One day, five meals and a light snack? Hungry Dan must be back. The ravenous rambler takes Hong Kong by storm, leaving nary a dumpling untouched in an extraordinary display of gluttony.
Bored with the monotony of Shanghai and its shengjian, I decide to hit Hong Kong for a much-needed gorging. Cantonese cuisine has always held a special place in my stomach; the sweet glaze of chashao and delicate, steamed skins of xiajiao are Hungry Dan favorites. Mouth already watering, I step off the plane at Hong Kong International Airport and prepare to devour.
My Hong Kong challenge begins with a light breakfast of Eggs Royal (that’s Eggs Benedict with smoked salmon in place of the classic ham) at the Mandarin Oriental's Café Causette. Although the poached eggs and hollandaise are quite tasty, I decline to order a second entrée, remembering that this is a marathon, not a sprint, and, in reality, I'm really here to eat Cantonese.
From there, I mosey through the Mid-Levels and Lan Kwai Fong en route to the Luk Yu Tea House, an historic eatery renowned for its delicious dim sum. I barely escape with my life (and stomach) intact. Dim sum can be dangerous to the hungry. You always think there's room for just one more bite, just like Mr. Creosote in Monty Python's The Meaning of Life.
The marathon continues with a brief and satisfying stop at the Golden China Restaurant (Jinhua Shaola) for their specialties, chashao (roasted pork, pictured left), shao ya (roasted duck) and shao rou (roasted pork with crispy, sesame skin), before I hop aboard the Hong Kong MTR and head to Kowloon.
At this time, I take the opportunity to digest a bit while meandering about the lanes of Mong Kok, stopping briefly at the Ladies Market on Tung Choi Street. But my insatiable hunger swiftly returns. After buying three pairs of cheap sunglasses, I find a local snack stall and scarf down some gali yudan and longxia wan, but it's not enough so, like the shark, I must move on.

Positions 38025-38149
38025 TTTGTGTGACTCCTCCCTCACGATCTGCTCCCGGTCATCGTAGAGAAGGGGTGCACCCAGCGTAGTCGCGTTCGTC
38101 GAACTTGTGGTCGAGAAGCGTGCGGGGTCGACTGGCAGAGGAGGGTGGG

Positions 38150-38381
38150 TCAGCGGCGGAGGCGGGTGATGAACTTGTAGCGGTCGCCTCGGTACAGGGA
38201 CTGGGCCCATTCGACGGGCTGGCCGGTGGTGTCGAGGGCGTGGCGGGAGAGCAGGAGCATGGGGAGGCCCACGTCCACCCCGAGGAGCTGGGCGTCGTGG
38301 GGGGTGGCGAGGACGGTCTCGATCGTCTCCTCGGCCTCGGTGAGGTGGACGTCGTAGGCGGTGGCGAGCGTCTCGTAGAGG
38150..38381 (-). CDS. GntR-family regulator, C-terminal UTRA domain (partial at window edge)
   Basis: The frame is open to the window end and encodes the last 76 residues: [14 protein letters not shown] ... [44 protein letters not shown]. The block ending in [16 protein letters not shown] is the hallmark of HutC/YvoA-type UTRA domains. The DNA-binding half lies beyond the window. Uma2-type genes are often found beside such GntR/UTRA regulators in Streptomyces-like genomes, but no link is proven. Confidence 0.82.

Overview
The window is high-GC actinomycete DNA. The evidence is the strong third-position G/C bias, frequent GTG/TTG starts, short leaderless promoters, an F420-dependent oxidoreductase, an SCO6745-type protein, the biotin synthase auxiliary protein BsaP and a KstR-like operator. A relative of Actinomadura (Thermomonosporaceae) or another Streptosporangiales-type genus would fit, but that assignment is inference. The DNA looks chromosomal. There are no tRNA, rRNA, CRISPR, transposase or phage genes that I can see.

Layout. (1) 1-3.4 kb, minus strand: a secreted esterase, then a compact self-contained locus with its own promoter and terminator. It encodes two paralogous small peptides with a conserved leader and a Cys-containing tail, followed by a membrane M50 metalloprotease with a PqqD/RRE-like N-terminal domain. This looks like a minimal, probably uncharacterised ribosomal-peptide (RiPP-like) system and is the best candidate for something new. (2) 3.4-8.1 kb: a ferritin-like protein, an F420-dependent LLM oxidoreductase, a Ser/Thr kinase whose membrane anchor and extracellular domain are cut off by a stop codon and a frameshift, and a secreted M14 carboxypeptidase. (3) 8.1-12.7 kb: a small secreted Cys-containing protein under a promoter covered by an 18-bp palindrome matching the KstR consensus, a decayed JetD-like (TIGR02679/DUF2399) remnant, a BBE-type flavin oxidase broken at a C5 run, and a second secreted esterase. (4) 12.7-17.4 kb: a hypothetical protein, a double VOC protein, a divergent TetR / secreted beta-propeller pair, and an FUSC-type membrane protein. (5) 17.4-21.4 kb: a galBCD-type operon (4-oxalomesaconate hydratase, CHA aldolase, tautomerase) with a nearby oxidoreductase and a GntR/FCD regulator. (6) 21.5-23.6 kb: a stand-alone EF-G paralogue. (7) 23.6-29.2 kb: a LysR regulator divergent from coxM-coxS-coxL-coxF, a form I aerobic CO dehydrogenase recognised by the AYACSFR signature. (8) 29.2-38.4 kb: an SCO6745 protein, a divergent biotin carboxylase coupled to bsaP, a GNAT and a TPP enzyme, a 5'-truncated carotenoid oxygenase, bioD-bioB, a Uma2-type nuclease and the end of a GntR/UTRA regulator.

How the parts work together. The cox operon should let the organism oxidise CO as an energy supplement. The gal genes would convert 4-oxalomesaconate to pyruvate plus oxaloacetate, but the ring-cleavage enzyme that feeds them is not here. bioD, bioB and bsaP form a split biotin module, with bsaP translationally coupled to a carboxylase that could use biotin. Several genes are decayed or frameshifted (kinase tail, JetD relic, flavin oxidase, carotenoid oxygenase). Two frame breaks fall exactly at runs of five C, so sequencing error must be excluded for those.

In need of something more than a snack but not quite a full meal, I travel way off the radar to Tang Ji, for their famous changfen and zhou (pictured right). Although the proprietors and other patrons are a bit miffed at the presence of a guailo in local waters, I win them over with my appetite and grunts of appreciation and head back to Hong Kong Island.
Next up is Hong Kong University Alumni Association for their highly-rated babaoya (eight treasures duck), but it seems as though the Maître d' missed the memo and I'm barred from entry. It seems there's a problem at this exclusive dining room. Or perhaps they fear that I'll leave neither duck nor treasures for anyone else in my wake.
Regardless, with nowhere else to turn and a craving for some late-night eats, I do what any sane Hong Kong local would do and make a quick stop at Tsui Wah, a classic Hong Kong diner.
And this is just beginning . . . despite being denied my babaoya, there are more than eight treasures to eat in this town.
For the complete Hungry Dan's Hong Kong Challenge, including blow-by-blow coverage of our hungry hero's dining adventures at the above mentioned eateries, check out the links below:
Hungry Dan's dangerous dim sum of death at Luk Yu Tea House
Hungry Dan's Dish of the Day: Chashao
Cheap deals and Cantonese snacks at Kowloon's Ladies Market
Hungry Dan's Dish of the Day (returns): Changfen
Members Only: Hungry Dan denied at the gates
Tsui Wah, a classic Hong Kong diner: Map and store locator
Also check out these other Hong Kong-related posts:
Navigating Hong Kong's MTR: Tips and hits
The 34th Hong Kong International Film Festival (HKIFF)
34th Hong Kong International Film Festival: Cinema Map
Best Coffee Shops in Hong Kong and how to find them